A likely explanation: our common ancestor was a Sephardic Jew (despite her and my Catholic ancestors), expelled from Spain in 1492, and whose descendants made their way through Greece or Italy into southern Poland maybe in the 1600s. There is evidence for such a Sephardic penetration into southern Poland. One man of note, called Salomon Szafardi [Sephardic], emigrated from Italy to Krakow in the early 1600s. The Polish word for Italy is "Wlochy" (I believe there's a connection to the Vlachs here, but that's another story); Salomon's descendants acquired the surname "Wlochowicz," My surname is "Blachowicz" (of which there are both Jewish and Catholic families in Poland) -- phonetically very close. Yet that's only an intriguing possibility. A "Wlochowicz" could have changed his name to "Blachowicz" even though "Blachowicz" is earlier than "Wlochowicz" in Poland.

  10. Informative thread. Geno 2.0 says that I'm also E-V13. Surname is Turco but the most I know definitively is that my paternal grandfather was from Calopezzati, in southern Italy. Our oral history says that the Turcos were originally from Turkey, hence the name, but had to flee the muslim invasion and landed in Calopezzati date unknown. Calopezzati itself was founded by Christian Monks from Greece fleeing the muslims. That was about 1000 years ago. Sometime after that the Christian Turks arrived. As far as I know my paternal side has always been Catholic, however all of the Turcos I've met outside of New England are Jewish. That is because after 1492, many Sephardic Jews fled to Turkey from Spain and once they left Turkey used the surname Turco based on where they were most recently from.
    Most scholarly work I could find on my specific haplogroup believe that it originated in either the Levant or on Peloponnese, the Greek peninsula.

  11. Nobody mentioned stratioti. The Stratioti or Stradioti were mercenary units from the Balkans recruited mainly by states of southern and central Europe from the 15th until the middle of the 18th century. The Venetians first used stratioti in their campaigns against the Ottomans and, from c. 1475, as frontier troops in Friuli. Starting from that period, they began to almost entirely replace the Venetian light cavalry in the army of the Republic of Venice. Apart from the Albanian stradioti, Greek and Italian ones were also deployed in the Battle of Fornovo. In 1514, Henry VIII of England, employed units of Albanian and Greek stradioti during the battles with the Kingdom of Scotland. In the 1540s, Duke Edward Seymour of Somerset used Albanian stradioti in his campaign against Scotland.In the middle of the 18th century, Albanian stratioti were employed by Empress Maria Theresa during the War of the Austrian Succession against Prussian and French troops.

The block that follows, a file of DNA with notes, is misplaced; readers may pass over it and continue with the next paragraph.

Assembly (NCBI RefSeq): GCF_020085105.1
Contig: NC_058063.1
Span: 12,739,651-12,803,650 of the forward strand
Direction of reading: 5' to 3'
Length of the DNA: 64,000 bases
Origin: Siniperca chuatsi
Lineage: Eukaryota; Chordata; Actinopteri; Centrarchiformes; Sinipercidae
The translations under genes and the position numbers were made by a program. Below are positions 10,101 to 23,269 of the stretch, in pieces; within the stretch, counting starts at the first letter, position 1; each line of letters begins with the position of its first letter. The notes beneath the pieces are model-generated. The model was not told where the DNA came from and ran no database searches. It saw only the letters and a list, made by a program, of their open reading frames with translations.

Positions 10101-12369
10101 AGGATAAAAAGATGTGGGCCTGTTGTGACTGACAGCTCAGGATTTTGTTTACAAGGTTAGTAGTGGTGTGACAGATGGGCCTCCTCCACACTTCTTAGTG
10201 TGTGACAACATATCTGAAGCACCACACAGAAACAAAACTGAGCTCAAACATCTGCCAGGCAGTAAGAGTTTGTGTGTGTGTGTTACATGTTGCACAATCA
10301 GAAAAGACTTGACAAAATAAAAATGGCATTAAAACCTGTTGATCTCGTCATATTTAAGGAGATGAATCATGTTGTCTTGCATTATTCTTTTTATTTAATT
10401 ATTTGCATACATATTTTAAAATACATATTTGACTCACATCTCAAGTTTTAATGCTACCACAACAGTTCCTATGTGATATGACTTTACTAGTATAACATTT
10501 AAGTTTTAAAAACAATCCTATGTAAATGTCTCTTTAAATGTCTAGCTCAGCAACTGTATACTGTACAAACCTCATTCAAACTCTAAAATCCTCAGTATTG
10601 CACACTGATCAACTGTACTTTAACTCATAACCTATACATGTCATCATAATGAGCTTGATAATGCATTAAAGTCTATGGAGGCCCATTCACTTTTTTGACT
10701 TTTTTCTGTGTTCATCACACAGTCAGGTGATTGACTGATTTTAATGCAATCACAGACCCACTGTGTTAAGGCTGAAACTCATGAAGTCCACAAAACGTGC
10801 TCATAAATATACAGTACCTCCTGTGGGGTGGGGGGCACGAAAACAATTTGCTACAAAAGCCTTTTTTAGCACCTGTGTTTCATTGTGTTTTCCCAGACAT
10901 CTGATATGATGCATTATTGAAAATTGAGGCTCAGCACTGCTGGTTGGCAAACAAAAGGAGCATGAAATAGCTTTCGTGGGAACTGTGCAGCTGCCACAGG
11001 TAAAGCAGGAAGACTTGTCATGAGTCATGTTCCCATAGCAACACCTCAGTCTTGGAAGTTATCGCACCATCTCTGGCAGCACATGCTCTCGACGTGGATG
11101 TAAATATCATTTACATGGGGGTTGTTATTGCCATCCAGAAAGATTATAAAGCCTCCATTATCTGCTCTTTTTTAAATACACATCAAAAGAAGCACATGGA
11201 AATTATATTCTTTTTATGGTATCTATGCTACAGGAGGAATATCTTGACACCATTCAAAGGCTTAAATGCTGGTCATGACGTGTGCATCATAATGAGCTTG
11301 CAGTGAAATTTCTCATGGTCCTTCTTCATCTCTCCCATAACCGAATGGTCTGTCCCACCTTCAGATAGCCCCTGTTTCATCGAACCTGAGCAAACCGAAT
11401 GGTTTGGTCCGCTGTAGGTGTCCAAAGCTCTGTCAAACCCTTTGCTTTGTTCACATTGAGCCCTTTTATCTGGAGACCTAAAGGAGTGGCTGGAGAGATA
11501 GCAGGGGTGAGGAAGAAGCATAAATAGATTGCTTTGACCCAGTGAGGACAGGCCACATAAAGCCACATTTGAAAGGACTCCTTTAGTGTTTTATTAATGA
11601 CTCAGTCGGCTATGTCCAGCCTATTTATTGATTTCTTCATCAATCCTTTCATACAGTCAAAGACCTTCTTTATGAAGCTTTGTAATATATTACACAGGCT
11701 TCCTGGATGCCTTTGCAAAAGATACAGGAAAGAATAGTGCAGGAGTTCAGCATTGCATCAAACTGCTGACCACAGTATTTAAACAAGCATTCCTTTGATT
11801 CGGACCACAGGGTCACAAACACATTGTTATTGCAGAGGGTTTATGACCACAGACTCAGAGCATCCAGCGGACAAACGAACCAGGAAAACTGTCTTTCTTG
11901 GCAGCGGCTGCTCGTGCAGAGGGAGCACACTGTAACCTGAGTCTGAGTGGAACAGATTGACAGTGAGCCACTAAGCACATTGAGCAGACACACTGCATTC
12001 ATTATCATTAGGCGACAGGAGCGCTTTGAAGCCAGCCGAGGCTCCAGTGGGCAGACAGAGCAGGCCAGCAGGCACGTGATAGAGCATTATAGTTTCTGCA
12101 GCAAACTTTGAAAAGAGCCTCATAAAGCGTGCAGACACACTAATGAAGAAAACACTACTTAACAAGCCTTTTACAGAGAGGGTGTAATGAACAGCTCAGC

The stratioti were pioneers of light cavalry tactics during this era. In the early 16th century heavy cavalry in the European armies was principally remodeled after Albanian stradioti of the Venetian army, Hungarian hussars and German mercenary cavalry units (Schwarzreitern). They employed hit-and-run tactics, ambushes, feigned retreats and other complex maneuvers. In some ways, these tactics echoed those of the Ottoman sipahis and akinci. They had some notable successes also against French heavy cavalry during the Italian Wars.